Anyone fluent in latin?
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29-08-2017, 05:56 AM
Anyone fluent in latin?
'Sic luceat lux '

Does it mean; 'Let your light shine,' 'Let the light shine' or something else?
I'm getting conflicting answers

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29-08-2017, 06:21 AM
RE: Anyone fluent in latin?
(29-08-2017 05:56 AM)M. Linoge Wrote:  'Sic luceat lux '

Does it mean; 'Let your light shine,' 'Let the light shine' or something else?
I'm getting conflicting answers

It's been half a century since I had a class in Latin. (Can someone actually be fluent in a language that is no longer spoken?)

Anyway, the meaning can vary depending on context.
'Sic luceat lux' would usually mean "let the light shine"
"Let YOUR light shine" woud be 'luceat lux vestra'

Um, .. why do you ask? Consider
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29-08-2017, 06:22 AM
RE: Anyone fluent in latin?
I would say it means "let the light shine" ... let *your* light shine would have a possessive like "tua" or "vestra'' .... but I'd have to call up the Pope to be sure. Tongue

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29-08-2017, 07:12 AM
RE: Anyone fluent in latin?
Good morning Sunshine. Wink

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29-08-2017, 07:14 AM
RE: Anyone fluent in latin?
Klaatu barada nikto

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29-08-2017, 07:16 AM
RE: Anyone fluent in latin?
Luceat is konjunktiv praesens, a so called "optativ", indicating a wish (a fulfillable one, imperfekt would indicate an impossible wish), so it means "Let the light shine", indicating that the author thinks this is very much possible.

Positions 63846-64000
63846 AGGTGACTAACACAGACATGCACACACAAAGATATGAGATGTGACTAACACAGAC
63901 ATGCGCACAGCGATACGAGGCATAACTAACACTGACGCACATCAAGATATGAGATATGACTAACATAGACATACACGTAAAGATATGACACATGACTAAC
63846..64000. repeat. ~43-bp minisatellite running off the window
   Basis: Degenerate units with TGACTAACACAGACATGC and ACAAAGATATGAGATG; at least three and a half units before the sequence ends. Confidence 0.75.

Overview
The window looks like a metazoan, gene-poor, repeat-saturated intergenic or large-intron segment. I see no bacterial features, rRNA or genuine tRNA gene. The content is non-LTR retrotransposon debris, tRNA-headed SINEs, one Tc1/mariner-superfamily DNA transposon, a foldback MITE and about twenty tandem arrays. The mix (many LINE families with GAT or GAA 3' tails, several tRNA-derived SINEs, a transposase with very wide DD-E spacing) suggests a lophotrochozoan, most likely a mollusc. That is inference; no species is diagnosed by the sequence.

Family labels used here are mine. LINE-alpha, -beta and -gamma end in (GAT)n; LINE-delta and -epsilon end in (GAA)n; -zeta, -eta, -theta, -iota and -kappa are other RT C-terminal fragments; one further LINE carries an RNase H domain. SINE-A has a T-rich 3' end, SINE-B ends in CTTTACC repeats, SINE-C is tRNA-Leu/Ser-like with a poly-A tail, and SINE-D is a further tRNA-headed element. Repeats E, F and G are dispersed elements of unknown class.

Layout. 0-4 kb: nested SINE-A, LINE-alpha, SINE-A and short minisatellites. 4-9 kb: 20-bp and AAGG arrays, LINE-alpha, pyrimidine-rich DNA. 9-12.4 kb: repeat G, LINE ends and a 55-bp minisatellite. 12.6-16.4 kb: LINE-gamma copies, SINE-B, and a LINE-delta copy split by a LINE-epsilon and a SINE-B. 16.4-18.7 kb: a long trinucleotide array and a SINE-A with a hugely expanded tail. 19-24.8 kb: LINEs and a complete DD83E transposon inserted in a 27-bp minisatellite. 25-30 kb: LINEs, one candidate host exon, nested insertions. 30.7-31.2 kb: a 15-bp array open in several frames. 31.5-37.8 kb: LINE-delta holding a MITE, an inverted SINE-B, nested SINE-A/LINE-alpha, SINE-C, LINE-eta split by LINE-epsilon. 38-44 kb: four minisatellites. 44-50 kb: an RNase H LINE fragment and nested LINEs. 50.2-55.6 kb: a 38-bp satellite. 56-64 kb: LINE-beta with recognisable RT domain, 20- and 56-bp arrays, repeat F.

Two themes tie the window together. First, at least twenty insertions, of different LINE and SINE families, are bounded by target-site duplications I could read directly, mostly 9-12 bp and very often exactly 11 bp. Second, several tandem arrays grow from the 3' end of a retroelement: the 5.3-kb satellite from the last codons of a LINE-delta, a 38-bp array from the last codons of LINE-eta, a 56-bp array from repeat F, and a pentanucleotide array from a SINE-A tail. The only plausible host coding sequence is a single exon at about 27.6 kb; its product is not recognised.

7 years of Latin in school, ended with the "big Latinum" and still baffling my engineering coworkers with this shit Smartass

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29-08-2017, 08:08 AM
RE: Anyone fluent in latin?
Sic means something like "Look" or "So"

But let the light shine seems to be the most accurate translation. You could also say, Look, how the light shines.

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29-08-2017, 08:27 AM
RE: Anyone fluent in latin?
"Thus may the light shine?" Consider

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29-08-2017, 08:30 AM
RE: Anyone fluent in latin?
Latin class with sister Regina, the nun, flashing before my eyes....

Quick, gimme something else to think about Tongue

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29-08-2017, 08:37 AM
RE: Anyone fluent in latin?




Barely related, but the only one of my writers I don't want to strangle, repeatedly, insists on saying Sed lex, dura lex.

This is NOT how Latin and its word order work Dodgy

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